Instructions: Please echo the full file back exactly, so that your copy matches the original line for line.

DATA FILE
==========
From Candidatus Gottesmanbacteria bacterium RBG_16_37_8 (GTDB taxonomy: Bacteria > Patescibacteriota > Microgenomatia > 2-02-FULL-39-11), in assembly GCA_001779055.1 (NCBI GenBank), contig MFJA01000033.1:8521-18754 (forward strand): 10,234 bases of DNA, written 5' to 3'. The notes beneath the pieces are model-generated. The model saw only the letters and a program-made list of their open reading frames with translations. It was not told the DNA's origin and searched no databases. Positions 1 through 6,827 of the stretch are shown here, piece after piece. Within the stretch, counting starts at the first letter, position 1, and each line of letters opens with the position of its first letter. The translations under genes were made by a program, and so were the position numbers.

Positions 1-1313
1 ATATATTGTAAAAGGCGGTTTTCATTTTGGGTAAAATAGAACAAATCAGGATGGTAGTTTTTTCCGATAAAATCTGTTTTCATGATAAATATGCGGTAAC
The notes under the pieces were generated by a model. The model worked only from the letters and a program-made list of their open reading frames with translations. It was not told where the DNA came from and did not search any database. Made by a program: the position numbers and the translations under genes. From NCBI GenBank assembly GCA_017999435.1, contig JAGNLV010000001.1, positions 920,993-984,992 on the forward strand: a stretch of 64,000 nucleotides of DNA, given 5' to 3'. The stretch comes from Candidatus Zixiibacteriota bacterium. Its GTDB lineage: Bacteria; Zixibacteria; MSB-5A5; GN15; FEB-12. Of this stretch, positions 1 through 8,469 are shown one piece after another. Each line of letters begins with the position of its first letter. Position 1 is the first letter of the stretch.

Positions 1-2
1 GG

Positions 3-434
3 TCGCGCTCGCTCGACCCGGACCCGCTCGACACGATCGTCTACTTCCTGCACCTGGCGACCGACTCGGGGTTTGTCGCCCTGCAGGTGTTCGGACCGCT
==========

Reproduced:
From Candidatus Gottesmanbacteria bacterium RBG_16_37_8 (GTDB taxonomy: Bacteria > Patescibacteriota > Microgenomatia > 2-02-FULL-39-11), in assembly GCA_001779055.1 (NCBI GenBank), contig MFJA01000033.1:8521-18754 (forward strand): 10,234 bases of DNA, written 5' to 3'. The notes beneath the pieces are model-generated. The model saw only the letters and a program-made list of their open reading frames with translations. It was not told the DNA's origin and searched no databases. Positions 1 through 6,827 of the stretch are shown here, piece after piece. Within the stretch, counting starts at the first letter, position 1, and each line of letters opens with the position of its first letter. The translations under genes were made by a program, and so were the position numbers.

Positions 1-1313
1 ATATATTGTAAAAGGCGGTTTTCATTTTGGGTAAAATAGAACAAATCAGGATGGTAGTTTTTTCCGATAAAATCTGTTTTCATGATAAATATGCGGTAAC
The notes under the pieces were generated by a model. The model worked only from the letters and a program-made list of their open reading frames with translations. It was not told where the DNA came from and did not search any database. Made by a program: the position numbers and the translations under genes. From NCBI GenBank assembly GCA_017999435.1, contig JAGNLV010000001.1, positions 920,993-984,992 on the forward strand: a stretch of 64,000 nucleotides of DNA, given 5' to 3'. The stretch comes from Candidatus Zixiibacteriota bacterium. Its GTDB lineage: Bacteria; Zixibacteria; MSB-5A5; GN15; FEB-12. Of this stretch, positions 1 through 8,469 are shown one piece after another. Each line of letters begins with the position of its first letter. Position 1 is the first letter of the stretch.

Positions 1-2
1 GG

Positions 3-434
3 TCGCGCTCGCTCGACCCGGACCCGCTCGACACGATCGTCTACTTCCTGCACCTGGCGACCGACTCGGGGTTTGTCGCCCTGCAGGTGTTCGGACCGCT